The way Mears led her life was so unconventional, so beyond the narrow boundaries of what was then deemed acceptable for young women, that it would be easy to condemn her, particularly for the hurt she sometimes caused with her writing. You can’t miss how close she skates to memoir, how forensically cutting she can be about easily recognisable characters.
As Brennan writes in her opening: “Gillian Mears often likened herself to a Clarence Valley butcherbird, a creature filled with beautiful song who could also peck out the eyes of fledglings.” Reading her, there was often the queasy sense that she was taking you to places you didn’t necessarily want go; her descriptions were often astonishingly gross. A review in the Weekend Australian declared that ‘the text is rich in references to snot and rot and grottiness to which the flesh is heir… the overall effect is not unlike a flower arrangement upon which someone has recently chundered.”
But that was what was so compelling about her writing: she was excruciatingly honest in her work, and the sentences themselves would describe ugliness and beauty alike with her distinctive poetry.
It was fascinating to read that she became obsessed with handwork, and patchwork quilts in particular, something that’s been on my mind a lot after reading The Labyrinth, and it was also illuminating to read a chronological account of her life when her fiction always seemed to hover between autobiography and invention.
The tragedy of Gillian Mears is that she became incapacitated so young with multiple sclerosis, which also explains the long gaps in her publication record before her final novel. I didn’t realise how early into her life she was when she was diagnosed, nor how vulnerable she became in her ever-hopeful search for a cure.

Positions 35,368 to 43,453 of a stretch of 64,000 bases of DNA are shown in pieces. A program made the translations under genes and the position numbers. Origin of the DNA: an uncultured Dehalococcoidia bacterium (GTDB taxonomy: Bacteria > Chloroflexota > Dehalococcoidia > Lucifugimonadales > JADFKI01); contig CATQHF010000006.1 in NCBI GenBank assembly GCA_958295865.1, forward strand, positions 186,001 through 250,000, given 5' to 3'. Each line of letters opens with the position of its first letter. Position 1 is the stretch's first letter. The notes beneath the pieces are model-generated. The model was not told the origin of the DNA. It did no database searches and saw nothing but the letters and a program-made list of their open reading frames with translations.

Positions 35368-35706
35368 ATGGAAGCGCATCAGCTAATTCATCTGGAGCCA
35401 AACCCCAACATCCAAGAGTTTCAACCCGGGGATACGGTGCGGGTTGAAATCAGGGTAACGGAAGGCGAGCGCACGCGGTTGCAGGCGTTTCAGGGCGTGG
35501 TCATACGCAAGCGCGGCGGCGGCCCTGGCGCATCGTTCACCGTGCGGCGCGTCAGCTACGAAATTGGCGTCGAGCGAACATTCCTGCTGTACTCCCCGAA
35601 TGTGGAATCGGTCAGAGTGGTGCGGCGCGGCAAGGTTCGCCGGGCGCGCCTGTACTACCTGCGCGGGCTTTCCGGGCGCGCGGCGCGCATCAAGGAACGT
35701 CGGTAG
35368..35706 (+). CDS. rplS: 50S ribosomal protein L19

Having read her fiction, I was half-aware of silences in the biography, I assumed to protect those still living, but these were not, to me, at the expense of the storytelling. Brennan sifted through some 154 boxes of her archives, now held in the State Library of New South Wales, to write this book, and the overall effect is inspiring, rich in detail, meticulous and a page-turner.
Brennan also builds a picture of the Australian literary world at that time, and I understood better why her later work mostly appeared only in HEAT. Much like Red Comet, Heather Clarke’s biography of Sylvia Plath, there is a lot here about writerly friendships and the unique arc of her career that is useful to any author. It was surprising (well, not that surprising, but instructive) to learn that her writing life was financially so precarious, and that she faced much rejection, despite her early success. I laughed at the fact that she would sometimes be paid early for an essay in HEAT, as she needed the money, and then when she was paid again in error on publication, she would refuse to pay it back. And yet, when she occasionally won money for a literary prize, she would immediately donate some to various causes.
Learning how sick she was when she wrote Foal’s Bread made me realise how much of an achievement her final novel was. If MS could be cured by willpower alone, she would no doubt still be here, and we’d have more of her writing. But it can’t be. We do have this biography, though, a celebration of her work and her life, which will hopefully lead other readers to her books.